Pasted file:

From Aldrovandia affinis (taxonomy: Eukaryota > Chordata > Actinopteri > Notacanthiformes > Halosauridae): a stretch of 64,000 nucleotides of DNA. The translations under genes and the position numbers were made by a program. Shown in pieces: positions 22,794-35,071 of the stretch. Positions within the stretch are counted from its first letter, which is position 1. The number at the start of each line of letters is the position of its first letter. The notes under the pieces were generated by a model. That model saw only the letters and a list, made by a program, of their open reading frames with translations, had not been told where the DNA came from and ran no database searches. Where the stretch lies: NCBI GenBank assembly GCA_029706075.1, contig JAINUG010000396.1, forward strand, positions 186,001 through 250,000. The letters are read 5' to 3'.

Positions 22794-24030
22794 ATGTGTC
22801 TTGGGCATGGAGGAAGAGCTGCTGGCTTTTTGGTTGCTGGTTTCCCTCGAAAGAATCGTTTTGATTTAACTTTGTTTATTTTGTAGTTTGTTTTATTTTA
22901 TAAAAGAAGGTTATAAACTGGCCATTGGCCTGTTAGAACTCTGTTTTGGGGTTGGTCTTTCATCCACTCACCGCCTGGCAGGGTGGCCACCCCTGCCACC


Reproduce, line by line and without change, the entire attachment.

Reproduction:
From Aldrovandia affinis (taxonomy: Eukaryota > Chordata > Actinopteri > Notacanthiformes > Halosauridae): a stretch of 64,000 nucleotides of DNA. The translations under genes and the position numbers were made by a program. Shown in pieces: positions 22,794-35,071 of the stretch. Positions within the stretch are counted from its first letter, which is position 1. The number at the start of each line of letters is the position of its first letter. The notes under the pieces were generated by a model. That model saw only the letters and a list, made by a program, of their open reading frames with translations, had not been told where the DNA came from and ran no database searches. Where the stretch lies: NCBI GenBank assembly GCA_029706075.1, contig JAINUG010000396.1, forward strand, positions 186,001 through 250,000. The letters are read 5' to 3'.

Positions 22794-24030
22794 ATGTGTC
22801 TTGGGCATGGAGGAAGAGCTGCTGGCTTTTTGGTTGCTGGTTTCCCTCGAAAGAATCGTTTTGATTTAACTTTGTTTATTTTGTAGTTTGTTTTATTTTA
22901 TAAAAGAAGGTTATAAACTGGCCATTGGCCTGTTAGAACTCTGTTTTGGGGTTGGTCTTTCATCCACTCACCGCCTGGCAGGGTGGCCACCCCTGCCACC